Some of us suffer injuries because we are clumsy. The Yiddish word Klutz describes many of us.
We trip, walk into a door, or hit ourselves with our golf backswing.
When others are responsible for our injuries, laws sometimes provide remedies. Financial compensation cannot undo the harm, but the system typically provides for money, to pay medical bills, to reimburse lost wages or income, and to additionally compensate for the disruption of our lives, our physical and mental suffering, our physical pain, our aggravation, our inconvenience, and more, depending upon the nature and extent of the injury’s effect upon us.
Most often there is some insurance company that will pay the bills if the person they insure harms someone. The negligent person nonetheless remains responsible if he has no insurance, or if his insurance company does not ante up.
Here then is a review of some of the many ways we get hurt because of others, and the basic laws that govern whether we might look to be compensated.
Using the term “accident” suggests the at-fault driver is not at fault. Accidents certainly happen, but when driving a car, laws require the utmost of attention so collisions do not occur.
Most states operate with laws called comparative negligence. This means that the injured party might recover compensation from the other party, even if the injured party is partially at fault. A typical example is trying to make a left turn in front of oncoming traffic. The law says you must wait until it is clear to go, and if a collision occurs, obviously, it was not clear. In this example, presume the driver not turning was speeding. In that instance it can fairly be said that but for the excessive speed, the collision would not have occurred. In comparative negligence states, a percentage of fault would ultimately be agreed upon, or assigned if the matter were litigated, and the left turning driver would get a percentage of what would be a “full” recovery. In numbers, if the left turning driver was 10% at fault, he or she would only get a 90% recovery.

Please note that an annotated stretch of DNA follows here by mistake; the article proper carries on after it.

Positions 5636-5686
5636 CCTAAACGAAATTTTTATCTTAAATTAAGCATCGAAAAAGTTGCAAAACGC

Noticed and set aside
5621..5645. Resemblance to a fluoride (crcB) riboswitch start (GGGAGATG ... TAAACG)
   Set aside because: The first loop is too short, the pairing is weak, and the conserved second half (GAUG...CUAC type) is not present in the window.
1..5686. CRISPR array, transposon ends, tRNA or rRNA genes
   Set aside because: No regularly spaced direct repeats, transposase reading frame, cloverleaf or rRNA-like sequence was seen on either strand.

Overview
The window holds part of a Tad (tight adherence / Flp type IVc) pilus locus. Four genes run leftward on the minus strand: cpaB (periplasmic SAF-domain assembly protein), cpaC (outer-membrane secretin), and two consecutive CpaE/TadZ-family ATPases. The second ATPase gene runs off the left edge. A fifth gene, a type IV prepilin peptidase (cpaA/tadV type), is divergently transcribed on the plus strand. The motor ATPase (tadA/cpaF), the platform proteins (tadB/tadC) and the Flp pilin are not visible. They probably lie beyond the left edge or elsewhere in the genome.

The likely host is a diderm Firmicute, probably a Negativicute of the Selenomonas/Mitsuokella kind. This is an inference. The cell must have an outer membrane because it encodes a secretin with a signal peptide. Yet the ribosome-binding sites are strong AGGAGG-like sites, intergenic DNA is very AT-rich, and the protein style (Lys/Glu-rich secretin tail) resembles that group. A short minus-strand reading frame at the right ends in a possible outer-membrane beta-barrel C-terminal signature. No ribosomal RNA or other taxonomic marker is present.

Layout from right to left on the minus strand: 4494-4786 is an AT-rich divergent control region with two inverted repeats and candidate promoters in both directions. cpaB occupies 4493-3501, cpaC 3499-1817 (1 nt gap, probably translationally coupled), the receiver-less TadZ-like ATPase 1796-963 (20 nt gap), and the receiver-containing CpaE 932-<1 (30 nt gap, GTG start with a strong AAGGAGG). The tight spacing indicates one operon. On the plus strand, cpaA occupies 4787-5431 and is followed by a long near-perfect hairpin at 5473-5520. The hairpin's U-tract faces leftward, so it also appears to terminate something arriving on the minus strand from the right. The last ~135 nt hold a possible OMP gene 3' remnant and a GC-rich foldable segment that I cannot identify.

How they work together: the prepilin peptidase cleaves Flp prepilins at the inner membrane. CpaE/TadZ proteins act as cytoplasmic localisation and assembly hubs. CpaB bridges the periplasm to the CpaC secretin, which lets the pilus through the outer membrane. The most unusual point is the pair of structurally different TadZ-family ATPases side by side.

Four states (Maryland, Virginia, Alabama, North Carolina) and Washington, D.C. use contributory negligence system. This negligence doctrine provides that if either driver is even one percent (1%) at fault, they cannot make any compensation recovery from the other driver. Considered harsh, efforts have been made over the years in those states to move to a comparative negligence model.
Trips, Slips and Falls
Here, perhaps more than any other type of injury, the concept of klutz really does come in to play.